Issues documented during code review can contain direct references to the code, making it easier to analyze the results. If the documented issues are analyzed and have fixes in place then the buggy code never reaches the runtime environments.
Emergency production changes are a nightmare for every developer. You know, that nightmare where work calls at an inopportune hour with a person on the other end explaining critical changes that need to be made to the production environment at that very moment. Depending on the issue, a phone call like this could put the developer in a very difficult situation. They may have to track down the issue, document it, and then implement a fix. If code review can alleviate a percentage of these issues, the time savings could be substantial.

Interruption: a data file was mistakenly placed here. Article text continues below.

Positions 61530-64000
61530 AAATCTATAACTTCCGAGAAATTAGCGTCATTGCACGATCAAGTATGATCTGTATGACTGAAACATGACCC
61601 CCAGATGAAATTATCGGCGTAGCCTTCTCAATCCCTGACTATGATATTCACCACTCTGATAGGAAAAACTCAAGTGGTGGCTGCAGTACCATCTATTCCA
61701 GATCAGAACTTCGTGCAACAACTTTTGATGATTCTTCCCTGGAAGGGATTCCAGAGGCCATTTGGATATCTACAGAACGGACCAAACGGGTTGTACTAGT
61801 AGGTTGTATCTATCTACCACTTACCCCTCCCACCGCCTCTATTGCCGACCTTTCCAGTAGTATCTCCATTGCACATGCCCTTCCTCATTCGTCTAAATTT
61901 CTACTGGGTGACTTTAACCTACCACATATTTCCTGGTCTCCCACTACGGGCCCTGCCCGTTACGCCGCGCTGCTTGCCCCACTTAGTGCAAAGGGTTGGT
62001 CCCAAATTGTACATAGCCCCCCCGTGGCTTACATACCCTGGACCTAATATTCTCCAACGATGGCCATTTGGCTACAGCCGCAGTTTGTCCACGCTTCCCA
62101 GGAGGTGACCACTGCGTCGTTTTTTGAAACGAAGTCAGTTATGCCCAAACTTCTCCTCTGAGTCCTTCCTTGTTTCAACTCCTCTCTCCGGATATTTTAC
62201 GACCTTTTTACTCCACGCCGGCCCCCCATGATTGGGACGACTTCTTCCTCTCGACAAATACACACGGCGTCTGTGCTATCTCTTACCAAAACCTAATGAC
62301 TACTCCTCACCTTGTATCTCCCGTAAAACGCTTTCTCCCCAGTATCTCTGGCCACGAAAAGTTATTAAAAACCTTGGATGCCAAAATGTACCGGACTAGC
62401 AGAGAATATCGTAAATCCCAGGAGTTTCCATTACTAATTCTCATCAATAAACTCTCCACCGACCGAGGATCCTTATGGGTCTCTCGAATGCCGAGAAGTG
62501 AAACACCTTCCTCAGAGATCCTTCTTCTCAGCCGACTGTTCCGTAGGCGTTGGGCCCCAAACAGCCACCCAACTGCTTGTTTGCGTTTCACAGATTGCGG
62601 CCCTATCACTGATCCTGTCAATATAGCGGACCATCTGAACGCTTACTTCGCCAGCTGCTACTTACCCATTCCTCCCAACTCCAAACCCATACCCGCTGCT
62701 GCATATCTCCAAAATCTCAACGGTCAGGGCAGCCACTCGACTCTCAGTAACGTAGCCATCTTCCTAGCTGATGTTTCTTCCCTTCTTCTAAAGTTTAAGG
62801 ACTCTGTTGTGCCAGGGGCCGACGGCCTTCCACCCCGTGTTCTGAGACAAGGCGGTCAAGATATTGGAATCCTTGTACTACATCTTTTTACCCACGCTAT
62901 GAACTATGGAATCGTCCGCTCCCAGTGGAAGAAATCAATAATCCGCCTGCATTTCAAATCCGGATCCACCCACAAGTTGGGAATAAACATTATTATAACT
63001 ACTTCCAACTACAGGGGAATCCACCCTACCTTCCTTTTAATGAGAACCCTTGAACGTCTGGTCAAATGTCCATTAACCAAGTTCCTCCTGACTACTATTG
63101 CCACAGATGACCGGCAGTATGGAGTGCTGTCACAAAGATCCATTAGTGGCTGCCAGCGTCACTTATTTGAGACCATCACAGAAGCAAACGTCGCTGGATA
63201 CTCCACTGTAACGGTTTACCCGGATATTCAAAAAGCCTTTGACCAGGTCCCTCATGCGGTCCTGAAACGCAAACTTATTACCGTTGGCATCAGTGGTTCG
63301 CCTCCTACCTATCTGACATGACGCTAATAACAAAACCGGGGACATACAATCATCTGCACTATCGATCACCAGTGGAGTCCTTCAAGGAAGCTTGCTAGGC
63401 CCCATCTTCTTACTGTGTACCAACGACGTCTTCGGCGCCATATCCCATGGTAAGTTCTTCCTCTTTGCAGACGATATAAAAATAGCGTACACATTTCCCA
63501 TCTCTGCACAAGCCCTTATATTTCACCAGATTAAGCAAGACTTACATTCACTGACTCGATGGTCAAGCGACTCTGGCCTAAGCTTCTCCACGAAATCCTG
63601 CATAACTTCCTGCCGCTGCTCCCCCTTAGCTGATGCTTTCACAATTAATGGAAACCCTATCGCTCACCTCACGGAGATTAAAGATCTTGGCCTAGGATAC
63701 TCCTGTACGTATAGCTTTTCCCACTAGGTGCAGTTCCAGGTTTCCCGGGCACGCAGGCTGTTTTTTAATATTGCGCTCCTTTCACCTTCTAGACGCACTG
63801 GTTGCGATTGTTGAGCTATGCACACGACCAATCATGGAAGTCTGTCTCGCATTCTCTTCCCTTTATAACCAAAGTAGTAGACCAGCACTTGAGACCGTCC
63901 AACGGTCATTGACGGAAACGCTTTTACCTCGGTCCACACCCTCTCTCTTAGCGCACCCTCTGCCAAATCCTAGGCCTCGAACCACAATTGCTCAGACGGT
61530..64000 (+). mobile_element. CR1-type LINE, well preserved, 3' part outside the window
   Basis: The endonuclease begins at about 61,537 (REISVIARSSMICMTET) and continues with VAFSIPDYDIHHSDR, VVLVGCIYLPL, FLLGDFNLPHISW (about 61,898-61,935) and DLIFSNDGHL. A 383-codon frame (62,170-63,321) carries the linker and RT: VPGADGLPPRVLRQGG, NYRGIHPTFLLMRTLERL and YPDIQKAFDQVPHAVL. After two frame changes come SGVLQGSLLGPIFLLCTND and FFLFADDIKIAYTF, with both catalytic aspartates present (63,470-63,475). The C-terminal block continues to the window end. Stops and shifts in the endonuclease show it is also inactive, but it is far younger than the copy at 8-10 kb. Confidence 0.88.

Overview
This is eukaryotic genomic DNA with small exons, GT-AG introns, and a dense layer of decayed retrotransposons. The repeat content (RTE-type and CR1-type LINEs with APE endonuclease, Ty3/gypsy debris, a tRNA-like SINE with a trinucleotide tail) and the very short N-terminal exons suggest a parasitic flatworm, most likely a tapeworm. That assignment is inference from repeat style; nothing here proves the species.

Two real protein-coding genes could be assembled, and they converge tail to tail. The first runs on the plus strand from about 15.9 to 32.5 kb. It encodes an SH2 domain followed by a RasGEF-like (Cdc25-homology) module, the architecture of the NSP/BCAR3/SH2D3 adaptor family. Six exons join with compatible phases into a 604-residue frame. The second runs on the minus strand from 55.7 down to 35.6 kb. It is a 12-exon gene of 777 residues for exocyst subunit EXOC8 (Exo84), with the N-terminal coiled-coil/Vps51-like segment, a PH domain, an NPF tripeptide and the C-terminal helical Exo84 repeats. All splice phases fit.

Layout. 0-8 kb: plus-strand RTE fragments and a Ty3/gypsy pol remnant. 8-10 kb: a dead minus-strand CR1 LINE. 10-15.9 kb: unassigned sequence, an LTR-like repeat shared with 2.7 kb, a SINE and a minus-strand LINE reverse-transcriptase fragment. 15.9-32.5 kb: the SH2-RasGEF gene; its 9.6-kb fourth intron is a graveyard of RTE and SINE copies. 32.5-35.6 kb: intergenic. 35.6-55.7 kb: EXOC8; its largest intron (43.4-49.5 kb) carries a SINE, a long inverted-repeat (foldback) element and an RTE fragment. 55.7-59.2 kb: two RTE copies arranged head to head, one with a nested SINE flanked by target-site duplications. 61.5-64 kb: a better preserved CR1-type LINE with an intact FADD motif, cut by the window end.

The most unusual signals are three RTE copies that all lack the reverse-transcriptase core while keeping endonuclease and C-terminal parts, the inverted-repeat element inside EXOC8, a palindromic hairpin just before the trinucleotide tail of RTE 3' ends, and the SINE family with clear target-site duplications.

Depending on the industry, auditors may inquire about the types of tests you’re performing on software. Undoubtedly, if you write software, then you have customers who want to use your code with confidence that it’s tested and secure. Building a mature code review practice ensures this well-documented, community-backed, custom-built practice to reference and continue building on.
Fixing issues early in the SDLC provides developers with additional time to spend on new features, training, test cases, and documentation. This single security activity can change the face of your development process for the better.